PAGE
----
New Delhi, May 7 (PTI) RBL Bank on Thursday reported a 54 per cent decline in its net profit to Rs 114 crore for the March 2020 quarter, as the provisioning for bad loans spiked manyfold.
The private sector lender had registered a net profit of Rs 247 crore in the corresponding quarter of the previous financial year. Sequentially, the bank posted a net profit of Rs 70 crore in the third quarter ended December 2019.
Its total net income, however, grew 33 per cent to Rs 1,522 crore in the January-March 2020 period, from Rs 1,148 crore earned in the corresponding period of 2018-19, RBL Bank said in a regulatory filing.
The bank’s net interest income jumped 38 per cent to Rs 1,021 crore, compared with Rs 739 crore a year ago.
The net interest margin (NIM), which is the difference between interest earned and expended, was at a new all-time high of 4.93 per cent in fourth quarter of 2019-20, a rise of 42 basis points as against 4.56 per cent in the year-ago quarter.
For the full year 2019-20, the lender posted a fall of 42 per cent in its net profit to Rs 506 crore as against Rs 867 crore. Income, however, jumped by 39 per cent to Rs 5,540 crore from Rs 3,982 crore.
The bank’s net advances at the end of March 2020 grew by a modest 7 per cent to Rs 58,019 crore, whereas deposits fell 1 per cent to Rs 57,812 crore. Sequentially, both the advances and deposits were down by 3 per cent and 8 per cent, respectively.
Its asset quality showed deterioration with gross non-performing assets (NPAs) rising to 3.62 per cent of the gross advances by the end of March 2020, from 1.38 per cent a year ago.
Net NPAs also spiked to 2.05 per cent from 0.69 per cent.
During the quarter under review, bad loan provisioning and contingencies were raised manyfold to Rs 614.08 crore as compared with Rs 199.97 crore in the year-ago period.
Its Managing Director and Chief Executive Officer Vishwavir Ahuja told reporters that stress due to the COVID-19 pandemic will not be very high because a bulk of the difficulties in the corporate loan book were already recognised.
He added that after nearly a year of recognising and providing for corporate stress — its provisions against doubtful corporate accounts is now 60 per cent — the bank feels the corporate book is a “clean slate” now and its exposure to corona-affected sectors such as travel, aviation, tourism and hospitality is also very small, but feels the retail loans will show an increase in stress as the economy suffers due to the pandemic.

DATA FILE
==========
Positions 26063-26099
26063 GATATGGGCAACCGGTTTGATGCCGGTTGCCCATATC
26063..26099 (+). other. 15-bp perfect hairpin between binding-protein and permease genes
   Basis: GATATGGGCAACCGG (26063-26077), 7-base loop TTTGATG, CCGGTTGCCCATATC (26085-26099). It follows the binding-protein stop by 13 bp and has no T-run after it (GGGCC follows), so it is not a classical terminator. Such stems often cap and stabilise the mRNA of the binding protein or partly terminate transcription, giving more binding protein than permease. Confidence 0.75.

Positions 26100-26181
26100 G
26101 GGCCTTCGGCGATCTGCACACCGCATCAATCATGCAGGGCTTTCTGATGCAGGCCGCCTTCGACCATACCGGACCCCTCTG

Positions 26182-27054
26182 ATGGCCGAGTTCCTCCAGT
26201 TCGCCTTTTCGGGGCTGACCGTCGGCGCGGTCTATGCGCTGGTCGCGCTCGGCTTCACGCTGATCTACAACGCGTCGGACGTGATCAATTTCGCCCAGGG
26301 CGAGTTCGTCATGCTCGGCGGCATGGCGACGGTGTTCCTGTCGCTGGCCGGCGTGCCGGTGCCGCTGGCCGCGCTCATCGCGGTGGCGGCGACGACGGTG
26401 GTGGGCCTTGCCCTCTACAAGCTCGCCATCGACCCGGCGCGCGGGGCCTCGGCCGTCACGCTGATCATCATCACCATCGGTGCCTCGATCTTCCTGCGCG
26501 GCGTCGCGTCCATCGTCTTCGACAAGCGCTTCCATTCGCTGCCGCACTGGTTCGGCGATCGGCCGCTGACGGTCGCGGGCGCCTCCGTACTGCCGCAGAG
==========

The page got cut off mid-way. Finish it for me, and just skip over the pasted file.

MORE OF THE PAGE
He said that in the current financial year, credit cost, which includes provisioning for soured assets, will also not rise more than 0.10 percentage points as compared with the 3.40 per cent achieved in 2019-20.
The bank has set aside over Rs 100 crore for the coronavirus-related impact on its business which is over and above the regulatory requirement of setting aside Rs 13 crore for assets that may have slipped into the non-performing assets category in March, Ahuja said, hinting that the virus-related provisioning is largely for retail loans.
The bank also spent Rs 180 crore to increase the provision coverage ratio by six percentage points to 64 per cent, while the rest of the provisions were for business as usual largely to take care of corporate loans.
A senior bank official said even though the loans against property is a third of the overall asset book, the bank does not fear stress in the segment because much of the loans are to properties which are self-occupied.
The board of directors at its meeting on March 17 approved an interim dividend of Rs 1.50 per share for the current year. In the previous year, full and final dividend was Rs 2.70 per share. The bank did not declare final dividend for the current financial year pursuant to the Reserve Bank of India’s (RBI) circular in April 2020 directing all banks not to make any further dividend pay-outs from the profits pertaining to the financial year ended March 31, 2020, until further instructions, it said.
Ahuja said the bank has extended the loan moratorium facility to microfinance institutions (MFIs) but not to NBFCs in general as a segment because most of its clients are well rated.
The bank said in the statement that it is well capitalised and has sound liquidity.
“Overall capital adequacy at 16.45 per cent with common equity tier-1 ratio of 15.33 per cent at the end of FY20 and average liquidity coverage ratio is at 161 per cent for Q4FY20,” RBL Bank said.
Shares of RBL Bank on Thursday closed 2.46 per cent down at Rs 128.90 apiece on the BSE.